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Klimaitė, G. The Morphology of Impacted Maxillary Central Incisors. Encyclopedia. Available online: (accessed on 23 February 2024).
Klimaitė G. The Morphology of Impacted Maxillary Central Incisors. Encyclopedia. Available at: Accessed February 23, 2024.
Klimaitė, Gustė. "The Morphology of Impacted Maxillary Central Incisors" Encyclopedia, (accessed February 23, 2024).
Klimaitė, G. (2022, March 25). The Morphology of Impacted Maxillary Central Incisors. In Encyclopedia.
Klimaitė, Gustė. "The Morphology of Impacted Maxillary Central Incisors." Encyclopedia. Web. 25 March, 2022.
The Morphology of Impacted Maxillary Central Incisors

There is no difference between impacted teeth and their contralateral crowns, or a minor decrease in impacted maxillary central incisors (ICI) crown length (from 0.15 to 0.56 mm). The root lengths of impacted maxillary central incisors were considerably shorter than contralateral incisors (from 2.13 to 3.22 mm) and, as dental age increased, root growth decreased and the incidence of root dilaceration was more frequent.

impacted maxillary central incisors crown length root morphology root length

1. Introduction

The impaction of maxillary central incisors is the third most common impaction (with an incidence of approximately 0.03–2.1%) [1][2][3] after the third molars (approx. 24.4%) [4] and upper permanent canines (approx. 2%) [5][6]. Although the impaction is relatively rare, it poses a huge challenge for both the patients and the professionals. Due to the specific location of the central incisors, their absence has a significant impact, not only on the person’s facial aesthetics, but also on function, phonetics, and psychology [7][8][9][10][11].
The impaction of central incisors is of multifactorial origin. The key components involved are supernumerary teeth, odontomas, and trauma. Supernumerary teeth and odontomas are the most common cause of delayed eruption of maxillary incisors with 56–60% of supernumerary teeth causing an impaction due to a direct obstruction to eruption [12][13]. Another reason for a failed eruption is tooth malformation or dilacerations. Dilacerations are often caused by trauma to a primary tooth, where the developing permanent tooth bud is affected because of the close proximity to the primary tooth. This leads to the development of root curvature in the labio-lingual or medio-distal direction [14][15]. The position of root dilaceration of the permanent central incisor depends on the developmental stage of the tooth at the time of injury [16]. In contrast, in some dilaceration cases, there are no signs of traumatic origin, therefore it is suggested that this anomaly is likely to be caused by the ectopic development of tooth buds [17]. Further possible causes of impacted maxillary central incisors may also be attributed to other morphological and positional abnormalities, such as ectopic position of the tooth germ, pathological obstructions in the eruptive path, non-vital or ankylosed primary incisors, early loss of deciduous teeth, mucosal barriers, endocrine abnormalities, and bone disease [18][19][20][21].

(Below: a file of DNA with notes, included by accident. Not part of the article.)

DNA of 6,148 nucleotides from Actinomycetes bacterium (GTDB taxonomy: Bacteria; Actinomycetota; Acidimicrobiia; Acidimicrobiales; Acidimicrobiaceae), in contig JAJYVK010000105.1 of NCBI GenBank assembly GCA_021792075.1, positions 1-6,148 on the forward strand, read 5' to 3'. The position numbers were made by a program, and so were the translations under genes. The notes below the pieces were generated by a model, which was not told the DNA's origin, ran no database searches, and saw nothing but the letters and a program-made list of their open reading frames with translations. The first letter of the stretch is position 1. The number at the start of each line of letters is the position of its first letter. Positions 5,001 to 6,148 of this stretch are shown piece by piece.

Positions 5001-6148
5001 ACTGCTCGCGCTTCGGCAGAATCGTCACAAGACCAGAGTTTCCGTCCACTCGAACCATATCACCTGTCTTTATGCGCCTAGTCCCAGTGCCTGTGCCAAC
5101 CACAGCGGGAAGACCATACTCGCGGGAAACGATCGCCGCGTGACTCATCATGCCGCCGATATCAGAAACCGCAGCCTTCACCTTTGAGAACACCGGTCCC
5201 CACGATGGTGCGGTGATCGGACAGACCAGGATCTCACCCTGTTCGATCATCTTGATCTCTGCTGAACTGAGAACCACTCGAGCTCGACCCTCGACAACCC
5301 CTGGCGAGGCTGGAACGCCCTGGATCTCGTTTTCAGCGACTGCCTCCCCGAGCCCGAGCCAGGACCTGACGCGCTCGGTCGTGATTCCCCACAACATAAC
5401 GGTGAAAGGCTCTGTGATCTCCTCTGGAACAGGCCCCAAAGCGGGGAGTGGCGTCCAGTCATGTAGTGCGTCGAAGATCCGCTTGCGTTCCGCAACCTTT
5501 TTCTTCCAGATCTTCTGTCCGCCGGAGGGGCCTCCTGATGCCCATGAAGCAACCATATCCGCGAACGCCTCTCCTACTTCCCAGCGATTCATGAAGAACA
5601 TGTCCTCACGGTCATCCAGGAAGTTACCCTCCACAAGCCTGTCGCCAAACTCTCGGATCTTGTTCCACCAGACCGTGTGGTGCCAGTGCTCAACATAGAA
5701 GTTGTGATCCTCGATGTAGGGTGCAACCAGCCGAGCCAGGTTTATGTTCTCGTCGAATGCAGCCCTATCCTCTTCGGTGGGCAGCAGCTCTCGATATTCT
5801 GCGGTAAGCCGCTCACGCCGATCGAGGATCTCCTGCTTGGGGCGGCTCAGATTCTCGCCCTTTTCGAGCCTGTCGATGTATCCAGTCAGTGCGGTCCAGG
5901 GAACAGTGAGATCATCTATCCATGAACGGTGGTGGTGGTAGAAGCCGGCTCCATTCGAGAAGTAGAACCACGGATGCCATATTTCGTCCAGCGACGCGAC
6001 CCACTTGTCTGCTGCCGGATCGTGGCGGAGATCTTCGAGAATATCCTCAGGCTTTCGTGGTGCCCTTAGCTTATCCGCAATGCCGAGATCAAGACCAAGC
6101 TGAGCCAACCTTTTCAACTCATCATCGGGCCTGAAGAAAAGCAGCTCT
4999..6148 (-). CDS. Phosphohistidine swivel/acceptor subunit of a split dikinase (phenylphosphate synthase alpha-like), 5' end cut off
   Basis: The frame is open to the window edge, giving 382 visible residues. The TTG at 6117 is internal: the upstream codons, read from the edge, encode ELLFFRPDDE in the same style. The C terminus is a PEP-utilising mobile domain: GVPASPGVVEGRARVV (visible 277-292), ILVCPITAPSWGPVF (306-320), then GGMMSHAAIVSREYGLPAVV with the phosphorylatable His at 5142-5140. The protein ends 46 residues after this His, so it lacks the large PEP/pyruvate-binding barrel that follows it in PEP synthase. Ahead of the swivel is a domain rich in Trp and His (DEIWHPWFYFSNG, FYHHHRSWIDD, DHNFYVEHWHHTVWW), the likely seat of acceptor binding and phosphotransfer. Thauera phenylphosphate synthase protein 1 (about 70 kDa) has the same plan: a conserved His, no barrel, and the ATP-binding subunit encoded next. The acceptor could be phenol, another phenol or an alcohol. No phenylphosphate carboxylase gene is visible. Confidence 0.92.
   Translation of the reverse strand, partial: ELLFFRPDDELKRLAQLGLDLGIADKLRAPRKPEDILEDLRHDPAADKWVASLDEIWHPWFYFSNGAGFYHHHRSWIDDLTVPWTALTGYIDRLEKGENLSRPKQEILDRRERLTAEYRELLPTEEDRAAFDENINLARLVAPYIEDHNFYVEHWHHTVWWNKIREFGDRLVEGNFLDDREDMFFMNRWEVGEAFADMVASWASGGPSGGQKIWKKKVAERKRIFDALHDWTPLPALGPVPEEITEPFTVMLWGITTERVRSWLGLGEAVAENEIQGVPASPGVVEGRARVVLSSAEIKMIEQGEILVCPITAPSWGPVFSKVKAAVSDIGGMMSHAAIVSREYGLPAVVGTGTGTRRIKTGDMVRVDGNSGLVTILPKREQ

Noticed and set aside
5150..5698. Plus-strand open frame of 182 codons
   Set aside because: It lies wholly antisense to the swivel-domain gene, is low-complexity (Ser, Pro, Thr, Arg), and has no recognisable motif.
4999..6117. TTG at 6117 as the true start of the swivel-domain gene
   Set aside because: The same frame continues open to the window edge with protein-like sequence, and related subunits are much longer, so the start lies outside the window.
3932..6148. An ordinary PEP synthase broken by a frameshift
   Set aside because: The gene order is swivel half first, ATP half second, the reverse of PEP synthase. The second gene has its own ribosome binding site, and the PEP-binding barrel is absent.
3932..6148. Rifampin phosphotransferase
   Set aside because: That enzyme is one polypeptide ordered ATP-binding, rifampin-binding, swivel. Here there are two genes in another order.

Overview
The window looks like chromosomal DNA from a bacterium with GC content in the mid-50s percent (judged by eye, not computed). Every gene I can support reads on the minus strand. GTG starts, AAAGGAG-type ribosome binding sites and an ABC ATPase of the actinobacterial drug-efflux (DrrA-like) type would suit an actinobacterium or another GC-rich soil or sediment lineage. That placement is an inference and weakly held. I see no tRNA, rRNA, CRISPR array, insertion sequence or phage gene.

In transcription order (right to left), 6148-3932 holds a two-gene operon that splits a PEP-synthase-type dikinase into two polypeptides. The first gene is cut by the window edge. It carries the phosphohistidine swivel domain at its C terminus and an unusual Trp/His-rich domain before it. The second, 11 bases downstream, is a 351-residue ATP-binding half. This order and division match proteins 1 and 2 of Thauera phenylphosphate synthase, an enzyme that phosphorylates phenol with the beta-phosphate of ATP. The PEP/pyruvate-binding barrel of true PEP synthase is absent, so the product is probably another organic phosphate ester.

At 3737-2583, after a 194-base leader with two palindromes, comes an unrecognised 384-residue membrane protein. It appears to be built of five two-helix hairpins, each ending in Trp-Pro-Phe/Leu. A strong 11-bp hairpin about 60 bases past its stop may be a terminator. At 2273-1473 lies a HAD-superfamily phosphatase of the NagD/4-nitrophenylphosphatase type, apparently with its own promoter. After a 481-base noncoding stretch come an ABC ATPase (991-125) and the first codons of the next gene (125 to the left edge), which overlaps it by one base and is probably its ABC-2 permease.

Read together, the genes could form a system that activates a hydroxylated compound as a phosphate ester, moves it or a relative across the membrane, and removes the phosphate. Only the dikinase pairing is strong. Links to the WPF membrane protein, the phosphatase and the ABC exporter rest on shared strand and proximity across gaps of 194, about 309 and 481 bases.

Diagnosis of the impacted or nonerupted teeth is usually made based on clinical and radiographic findings. Retention of the primary tooth, insufficient space in the region of an unerupted tooth, late eruption, and atypical elevation of the soft tissue of the palatal or labial mucosa are all clinical symptoms of an impacted tooth [22]. Radiologic evaluation is necessary to confirm the presence of tooth impaction, the position and orientation of the impacted tooth, and the possibility of the adjacent teeth root resorption. However, preoperative determination of the morphology of an unerupted tooth is also an important factor in diagnosis and treatment planning. According to Lin et al. [23], the prognosis for orthodontic traction is better for a tooth in a lower position in relation to the alveolar crest, dilacerated root with an obtuse inclination angle, and incomplete root development. Conventional radiography cannot always demonstrate structures in all three planes, and frequently an image is obscured because of superimposition on other structures. Bodner et al. [24] analysed image accuracy of conventional radiography and computerized tomography (CT) when assessing impacted teeth. The result showed that the crown shape, root shape, crown/root relationship, and tooth inclination were significantly more clearly shown on CT than they were on two-dimensional radiography. Lately, cone-beam computed tomography (CBCT) is widely used as a diagnostic tool for impacted teeth. Not only are the effective doses smaller than those of medical CT, but also it is more time-efficient, more cost-effective, and still able to provide 3D images with an unlimited number of views [25][26].